Gwinnutt v George (2019)
Where a bankruptcy order had been made against a barrister, fees due to them pursuant to an honorarium rather than a contract automatically vested in the trustee in bankruptcy.
The appellant trustee in bankruptcy appealed against a decision that certain unpaid fees of the first respondent bankrupt were not vested in him.
The first respondent was a barrister who had been adjudged bankrupt in 2012. The trustee argued that unpaid fees "owed" to the barrister, arising out of work carried out by him on a non-contractual basis before his bankruptcy, was "property" which vested in him as trustee under the Insolvency Act 1986 s.306. The relevant legal background was as follows. Since 2013, it was usual for barristers to enter into contracts with their instructing solicitors. Before then, there was normally no contractual relationship between a barrister and a solicitor; a barrister's fees were regarded as pure honoraria, they did not create a debt, and the barrister could not sue for them. The judge below held that fees payable pursuant to an honorarium were not "property" for the purposes of s.283(1) of the Act and therefore did not vest in the trustee.
Defining "property" for the purposes of the Act - Under s.306 of the Act, the bankrupt's estate, subject to certain exceptions, vested in the trustee immediately on his appointment. Pursuant to s.283(1), the estate encompassed all "property" belonging to or vested in the bankrupt at the commencement of the bankruptcy, and s.436 set out a wide definition of "property". The following points could be derived from the case law: (a) it was necessary to bear in mind the statutory objective when interpreting the Act; (b) that objective was to ensure that, subject to certain exceptions, all the debtor's property capable of realisation should be vested in the trustee to be realised and distributed among the creditors; (c) that approach accorded with the public policy principle set out in Hollinshead v Hazleton  1 A.C. 428, namely that the bankrupt's entire property should be appropriated and made available for the payment of his creditors; (d) in keeping with that policy, successive statutes dealing with bankruptcy had progressively extended the definition of "property"; (e) "property" was not a term of art but took its meaning from its context; (f) the definition of "property" in s.436 was extremely wide and was inclusive rather than comprehensive; (g) there were, nevertheless, limits, and the fact that a possibility had a realisable value would not necessarily render it "property" (see paras 5-6, 10 of judgment).
Were a barrister's unpaid fees, due pursuant to an honorarium rather than a contract, "property"? The judge below held that where a barrister had no contractual right to a fee, they had no more than an expectation of receipt, and therefore the fee could not amount to "property". However, non-contractual barristers' fees were unique in nature. A barrister had more than a mere moral claim to such fees, and more than just a hope of receipt. Even before 2013, solicitors considered themselves to be more than just morally obliged to pay barristers' fees, and they would nearly always pay them. Indeed, a failure to do so could potentially amount to professional misconduct and, if necessary, a barrister could invoke the Bar Council's "withdrawal of credit scheme". Finally, if the client failed to provide the solicitor with funds with which to pay the barrister, the barrister could not sue to recover their fees, but the solicitor could. Every agent had a right against his principal to be reimbursed all expenses and to be indemnified against losses and liabilities incurred in the execution of their authority. A solicitor who had paid counsel's fees with his client's authority could invoke that principle to claim reimbursement, and where the barrister's fees went unpaid, the absence of any contractual liability by the solicitor to the barrister did not mean that the client could revoke the solicitor's authority to pay the fees and deny any liability in respect of them, Rondel v Worsley  1 Q.B. 443 followed. The law thus recognised that payment of an outstanding non-contractual fee was not to be regarded as voluntary and, in practice, barristers would normally be paid. Therefore, non-contractual fees were "property" for the purposes of the Act and automatically vested in the trustee in bankruptcy. It would be entirely anomalous for barristers' fees not to be regarded as property, Huggins Ex p. Huggins, Re (1882) 21 Ch. D. 85 applied. Were any other professional to become bankrupt, their aged debt would vest in the trustee, and it had to be the same for barristers. The statutory objective was that all a debtor's property capable of realisation should be vested in the trustee, and a barrister's unpaid fees, whether contractual or otherwise, were capable of realisation, Hollinshead followed. Although the mere fact that something could be realised did not invariably make it "property", it pointed in that direction (paras 11, 22-30).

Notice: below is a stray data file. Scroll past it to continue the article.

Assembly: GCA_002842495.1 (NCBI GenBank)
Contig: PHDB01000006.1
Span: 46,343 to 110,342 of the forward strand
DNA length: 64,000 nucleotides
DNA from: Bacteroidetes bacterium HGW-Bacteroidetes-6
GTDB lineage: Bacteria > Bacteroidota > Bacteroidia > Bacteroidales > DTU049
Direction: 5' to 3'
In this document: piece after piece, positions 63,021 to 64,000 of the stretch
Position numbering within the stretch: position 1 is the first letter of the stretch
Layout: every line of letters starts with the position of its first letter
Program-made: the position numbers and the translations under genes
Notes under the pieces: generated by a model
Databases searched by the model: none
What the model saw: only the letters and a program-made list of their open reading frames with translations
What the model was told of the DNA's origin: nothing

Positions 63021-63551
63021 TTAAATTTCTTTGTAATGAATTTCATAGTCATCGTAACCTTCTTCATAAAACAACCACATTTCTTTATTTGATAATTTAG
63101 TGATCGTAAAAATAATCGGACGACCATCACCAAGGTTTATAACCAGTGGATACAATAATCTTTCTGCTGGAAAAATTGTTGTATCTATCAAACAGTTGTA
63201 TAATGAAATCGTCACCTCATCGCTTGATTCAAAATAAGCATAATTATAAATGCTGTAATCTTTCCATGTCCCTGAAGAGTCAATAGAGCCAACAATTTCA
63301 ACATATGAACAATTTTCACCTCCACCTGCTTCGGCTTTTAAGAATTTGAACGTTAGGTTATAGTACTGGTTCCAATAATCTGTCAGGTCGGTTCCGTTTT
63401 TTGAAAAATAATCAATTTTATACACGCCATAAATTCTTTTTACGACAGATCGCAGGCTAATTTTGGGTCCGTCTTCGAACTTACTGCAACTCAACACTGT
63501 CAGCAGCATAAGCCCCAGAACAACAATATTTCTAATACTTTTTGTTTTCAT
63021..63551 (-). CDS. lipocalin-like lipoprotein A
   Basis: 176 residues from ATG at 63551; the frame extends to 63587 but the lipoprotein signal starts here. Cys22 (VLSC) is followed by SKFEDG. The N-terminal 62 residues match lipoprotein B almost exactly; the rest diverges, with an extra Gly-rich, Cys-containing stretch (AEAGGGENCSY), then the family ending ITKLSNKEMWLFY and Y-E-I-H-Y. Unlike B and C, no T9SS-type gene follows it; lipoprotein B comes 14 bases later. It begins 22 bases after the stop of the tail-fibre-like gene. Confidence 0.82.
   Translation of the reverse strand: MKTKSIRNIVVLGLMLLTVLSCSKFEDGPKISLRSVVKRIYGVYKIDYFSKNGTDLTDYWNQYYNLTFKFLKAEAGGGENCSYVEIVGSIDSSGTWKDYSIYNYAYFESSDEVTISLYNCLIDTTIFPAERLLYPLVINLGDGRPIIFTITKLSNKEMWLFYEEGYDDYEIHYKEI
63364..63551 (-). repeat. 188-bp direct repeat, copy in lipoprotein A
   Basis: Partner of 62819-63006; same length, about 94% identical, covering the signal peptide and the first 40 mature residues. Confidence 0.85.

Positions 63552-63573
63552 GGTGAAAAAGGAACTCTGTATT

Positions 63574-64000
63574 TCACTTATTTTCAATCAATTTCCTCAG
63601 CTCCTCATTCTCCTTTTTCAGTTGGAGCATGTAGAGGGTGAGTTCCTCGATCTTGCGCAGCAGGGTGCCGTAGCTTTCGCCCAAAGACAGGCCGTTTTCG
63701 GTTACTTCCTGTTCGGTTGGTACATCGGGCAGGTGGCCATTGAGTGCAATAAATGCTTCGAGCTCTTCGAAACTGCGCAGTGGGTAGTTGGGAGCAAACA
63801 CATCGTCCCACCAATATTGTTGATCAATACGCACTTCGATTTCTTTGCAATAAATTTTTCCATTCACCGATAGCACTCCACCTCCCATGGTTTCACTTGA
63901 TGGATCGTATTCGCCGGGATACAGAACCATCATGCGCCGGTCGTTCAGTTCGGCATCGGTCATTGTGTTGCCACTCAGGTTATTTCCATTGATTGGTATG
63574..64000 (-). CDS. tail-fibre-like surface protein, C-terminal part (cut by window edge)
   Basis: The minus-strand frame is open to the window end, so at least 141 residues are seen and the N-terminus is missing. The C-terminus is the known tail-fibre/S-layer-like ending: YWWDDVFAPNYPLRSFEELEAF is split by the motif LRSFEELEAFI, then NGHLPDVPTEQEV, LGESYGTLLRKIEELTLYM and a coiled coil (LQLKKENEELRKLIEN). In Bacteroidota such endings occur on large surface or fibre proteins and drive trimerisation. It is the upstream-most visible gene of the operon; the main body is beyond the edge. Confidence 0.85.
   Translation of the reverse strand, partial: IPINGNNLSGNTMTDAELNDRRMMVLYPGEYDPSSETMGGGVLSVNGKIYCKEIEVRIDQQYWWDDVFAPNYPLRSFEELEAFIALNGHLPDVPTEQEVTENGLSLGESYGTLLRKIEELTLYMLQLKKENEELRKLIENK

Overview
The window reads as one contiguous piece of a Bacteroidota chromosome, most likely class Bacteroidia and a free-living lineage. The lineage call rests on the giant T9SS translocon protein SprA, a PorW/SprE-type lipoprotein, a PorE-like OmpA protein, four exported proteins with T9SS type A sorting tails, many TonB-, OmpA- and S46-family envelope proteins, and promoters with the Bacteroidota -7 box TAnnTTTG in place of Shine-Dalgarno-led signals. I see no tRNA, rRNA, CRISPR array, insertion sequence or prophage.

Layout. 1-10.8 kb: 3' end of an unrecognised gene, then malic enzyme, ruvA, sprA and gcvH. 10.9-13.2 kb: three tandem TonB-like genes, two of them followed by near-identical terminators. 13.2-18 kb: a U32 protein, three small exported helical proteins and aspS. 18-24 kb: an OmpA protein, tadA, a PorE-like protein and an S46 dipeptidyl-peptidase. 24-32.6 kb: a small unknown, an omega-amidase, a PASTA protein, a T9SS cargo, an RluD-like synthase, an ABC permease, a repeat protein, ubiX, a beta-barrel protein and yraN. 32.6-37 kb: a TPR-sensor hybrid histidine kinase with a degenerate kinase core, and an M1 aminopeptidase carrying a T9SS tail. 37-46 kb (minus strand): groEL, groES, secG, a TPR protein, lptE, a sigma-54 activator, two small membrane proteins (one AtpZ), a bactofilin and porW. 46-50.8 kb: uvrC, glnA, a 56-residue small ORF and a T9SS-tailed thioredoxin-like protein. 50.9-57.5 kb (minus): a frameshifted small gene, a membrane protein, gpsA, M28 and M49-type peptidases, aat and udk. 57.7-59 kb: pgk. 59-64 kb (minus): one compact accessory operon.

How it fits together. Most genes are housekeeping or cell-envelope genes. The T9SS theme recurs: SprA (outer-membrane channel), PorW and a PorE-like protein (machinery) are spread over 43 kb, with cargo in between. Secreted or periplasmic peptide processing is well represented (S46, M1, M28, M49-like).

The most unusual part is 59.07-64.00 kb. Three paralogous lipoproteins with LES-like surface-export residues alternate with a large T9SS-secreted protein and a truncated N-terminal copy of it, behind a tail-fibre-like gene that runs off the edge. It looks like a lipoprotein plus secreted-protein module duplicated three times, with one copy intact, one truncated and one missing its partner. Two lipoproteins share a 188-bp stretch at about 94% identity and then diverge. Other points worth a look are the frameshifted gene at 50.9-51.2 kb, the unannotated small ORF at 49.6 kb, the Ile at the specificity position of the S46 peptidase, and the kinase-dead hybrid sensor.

Per Singh LJ - It was strongly arguable that a barrister's non-contractual aged debts should be regarded as legitimate expectations, even if there was strictly no legal right to them. There was no dichotomy between insolvency law and human rights law, and ECHR Protocol 1 art.1, which guaranteed the right to peaceful enjoyment of possessions, protected legitimate expectations as well as property rights (paras 32-26).
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